I am afraid the only thing that will alter the course of this trajectory we are now set on is tangible consequences that can not be spun or misdirected by any of the interested parties. This isn’t going to happen anytime soon, leavers and remainers are still arguing the toss about every development with little sign of the unity that May refers to, she really should get out more or at least encourage her advisers to try talking to some real people.

    I keep having to remind myself that millions of people just get on with their lives and take only a cursory interest in politics or social injustice, until it affects them directly. There is nothing intrinsically wrong with this, but when so much of our media is morally bankrupt and social media is equally becoming an echo chamber with scant regard for truth, perspective or fairness, the results when they do become engaged can be disastrous. Cue Brexit , Trump and the tory approval ratings. Cue the undermining of the NHS, which is widely supported by the majority of people but you could be forgiven for thinking otherwise. Cue zero hour contracts and the number of benefit claimants (or scroungers as the Daily Mail prefers to call them) who are actually working. I could go on but I think you probably already know plenty of examples.

    So good for you, and all the others who will be standing up for the values that right minded people believe in and saying NO to that overgrown infant that is about to become arguably the most powerful leader in the world (the other contender being that lovely chap Putin) and who represents pretty much everything they don’t.

    • I’m marching for the NHS in March, which seems appropriate. And may well join an anti Brexit march too at some point. It’s all going to hell in a handcart as you so rightly say.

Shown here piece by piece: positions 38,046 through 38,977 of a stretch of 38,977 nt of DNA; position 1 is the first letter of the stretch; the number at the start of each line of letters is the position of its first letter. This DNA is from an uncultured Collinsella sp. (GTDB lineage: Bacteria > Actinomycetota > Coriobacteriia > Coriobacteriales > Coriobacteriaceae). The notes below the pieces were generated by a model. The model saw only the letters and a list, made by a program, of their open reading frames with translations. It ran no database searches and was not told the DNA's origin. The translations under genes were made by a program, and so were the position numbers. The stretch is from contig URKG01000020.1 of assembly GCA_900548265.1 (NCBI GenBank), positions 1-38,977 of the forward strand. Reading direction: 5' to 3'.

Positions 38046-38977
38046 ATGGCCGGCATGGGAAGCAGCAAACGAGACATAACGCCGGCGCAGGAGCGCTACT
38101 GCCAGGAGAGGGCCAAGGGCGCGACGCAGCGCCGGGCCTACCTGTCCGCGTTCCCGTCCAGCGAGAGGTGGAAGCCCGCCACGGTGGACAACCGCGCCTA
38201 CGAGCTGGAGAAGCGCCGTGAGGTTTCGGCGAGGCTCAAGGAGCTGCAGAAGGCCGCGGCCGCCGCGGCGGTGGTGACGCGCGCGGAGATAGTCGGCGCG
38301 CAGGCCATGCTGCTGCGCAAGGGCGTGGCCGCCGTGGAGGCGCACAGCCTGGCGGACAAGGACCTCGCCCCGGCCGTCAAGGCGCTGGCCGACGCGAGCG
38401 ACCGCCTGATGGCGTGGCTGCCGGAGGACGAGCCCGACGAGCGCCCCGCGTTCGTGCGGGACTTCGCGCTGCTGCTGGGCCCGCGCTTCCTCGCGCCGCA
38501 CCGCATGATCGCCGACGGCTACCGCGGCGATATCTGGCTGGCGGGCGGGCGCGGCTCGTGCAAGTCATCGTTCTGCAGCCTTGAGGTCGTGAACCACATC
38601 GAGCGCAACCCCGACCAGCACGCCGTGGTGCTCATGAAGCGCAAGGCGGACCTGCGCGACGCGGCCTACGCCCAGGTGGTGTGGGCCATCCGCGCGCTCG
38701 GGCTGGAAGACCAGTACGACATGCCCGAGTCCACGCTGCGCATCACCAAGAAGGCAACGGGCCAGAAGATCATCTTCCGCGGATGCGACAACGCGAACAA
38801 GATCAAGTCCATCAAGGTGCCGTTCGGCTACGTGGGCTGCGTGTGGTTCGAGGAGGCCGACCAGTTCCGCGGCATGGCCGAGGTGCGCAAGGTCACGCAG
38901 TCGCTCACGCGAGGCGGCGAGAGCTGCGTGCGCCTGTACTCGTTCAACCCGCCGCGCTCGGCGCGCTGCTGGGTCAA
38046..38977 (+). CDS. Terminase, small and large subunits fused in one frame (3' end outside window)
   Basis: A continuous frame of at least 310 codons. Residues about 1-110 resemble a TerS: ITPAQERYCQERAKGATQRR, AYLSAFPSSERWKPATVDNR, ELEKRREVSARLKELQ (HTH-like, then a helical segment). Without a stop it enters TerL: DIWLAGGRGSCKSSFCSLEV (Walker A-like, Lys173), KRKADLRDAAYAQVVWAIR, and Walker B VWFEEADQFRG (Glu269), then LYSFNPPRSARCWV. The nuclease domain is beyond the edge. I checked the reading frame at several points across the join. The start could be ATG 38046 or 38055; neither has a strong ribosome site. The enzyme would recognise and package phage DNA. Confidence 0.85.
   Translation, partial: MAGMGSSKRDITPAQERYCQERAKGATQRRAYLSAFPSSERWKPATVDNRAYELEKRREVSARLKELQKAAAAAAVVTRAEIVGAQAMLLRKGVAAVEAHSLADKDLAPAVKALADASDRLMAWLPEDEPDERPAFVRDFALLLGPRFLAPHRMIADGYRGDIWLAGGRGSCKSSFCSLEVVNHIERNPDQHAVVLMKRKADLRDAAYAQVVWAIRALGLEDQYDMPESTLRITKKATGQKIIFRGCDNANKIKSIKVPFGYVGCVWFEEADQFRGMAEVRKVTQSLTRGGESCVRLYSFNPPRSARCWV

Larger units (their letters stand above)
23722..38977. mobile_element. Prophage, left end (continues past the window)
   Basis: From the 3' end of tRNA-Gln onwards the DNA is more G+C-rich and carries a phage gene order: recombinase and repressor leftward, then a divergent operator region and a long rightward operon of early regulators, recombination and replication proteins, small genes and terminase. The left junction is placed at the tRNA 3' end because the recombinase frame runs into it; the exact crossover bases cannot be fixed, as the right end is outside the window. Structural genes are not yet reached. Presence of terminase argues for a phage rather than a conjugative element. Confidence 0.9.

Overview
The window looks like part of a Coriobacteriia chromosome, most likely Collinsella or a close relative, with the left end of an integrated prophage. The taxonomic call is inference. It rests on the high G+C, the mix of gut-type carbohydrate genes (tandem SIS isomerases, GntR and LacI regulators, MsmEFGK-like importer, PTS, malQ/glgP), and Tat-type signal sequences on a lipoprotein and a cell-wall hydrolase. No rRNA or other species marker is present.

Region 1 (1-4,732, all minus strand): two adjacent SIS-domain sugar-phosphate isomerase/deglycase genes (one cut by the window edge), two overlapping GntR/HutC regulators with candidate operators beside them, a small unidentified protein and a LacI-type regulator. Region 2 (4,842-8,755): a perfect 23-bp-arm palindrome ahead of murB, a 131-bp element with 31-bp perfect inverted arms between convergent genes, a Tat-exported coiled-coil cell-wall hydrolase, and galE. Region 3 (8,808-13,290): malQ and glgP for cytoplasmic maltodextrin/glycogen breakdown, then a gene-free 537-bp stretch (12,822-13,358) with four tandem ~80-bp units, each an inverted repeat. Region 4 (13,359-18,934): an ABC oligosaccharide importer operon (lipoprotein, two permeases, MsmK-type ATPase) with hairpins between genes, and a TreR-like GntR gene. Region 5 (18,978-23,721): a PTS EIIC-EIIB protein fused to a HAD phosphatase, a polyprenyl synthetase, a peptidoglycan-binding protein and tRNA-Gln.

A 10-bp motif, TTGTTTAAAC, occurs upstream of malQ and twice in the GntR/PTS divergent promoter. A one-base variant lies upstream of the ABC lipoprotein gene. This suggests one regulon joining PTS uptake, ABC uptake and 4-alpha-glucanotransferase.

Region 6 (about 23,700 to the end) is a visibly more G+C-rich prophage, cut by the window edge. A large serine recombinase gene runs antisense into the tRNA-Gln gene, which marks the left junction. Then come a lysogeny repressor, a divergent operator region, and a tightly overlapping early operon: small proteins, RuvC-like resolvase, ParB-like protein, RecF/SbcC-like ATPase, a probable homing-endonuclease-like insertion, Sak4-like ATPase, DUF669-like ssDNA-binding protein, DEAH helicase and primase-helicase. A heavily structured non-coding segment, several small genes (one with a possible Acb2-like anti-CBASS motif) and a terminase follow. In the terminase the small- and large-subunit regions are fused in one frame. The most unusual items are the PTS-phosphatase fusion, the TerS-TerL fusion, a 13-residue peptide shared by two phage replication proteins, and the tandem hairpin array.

11. Did you hear the mayor of New York challenging Trump’s agenda?

    Displaced kneecaps prevent me from joining the London march on Saturday.

    As he sits – all puffed-up with self-importance – behind his golden wall, hitting all the wrong buttons – and sending Tweets to a girl called Ivanka without checking first that it is his daughter, Trump terrifies me like no other politician ever has. His retribution on those who defy him or criticise him, one feels, will be cruel and unusual. Please let his reign be short.

    Looking forward to your perspective on Saturday’s march. Love to you all!

  12. I’m so glad you’re going on that march, Kate and, although I physically can’t do it, I’ll definitely be there with you in spirit, because you’re right – the only way we’re going to be able to get Trump to listen, is if enough of us stand – or, in this case, walk – in protest at what he plans to do 😦
    I envy you the chance of being there with so many other people, and hope you get out of it everything you hope for 🙂

  13. Good for you! The march gave me more confidence. I’ve had a breakthrough recently. As a professor, I bring unity to my diverse classrooms. I’ve been angry and upset after the election, but I’ve realized recently that I now have to be an educator in the rest of my life and bring more understanding to the lives I interact with everywhere. Thank you for your post and for marching.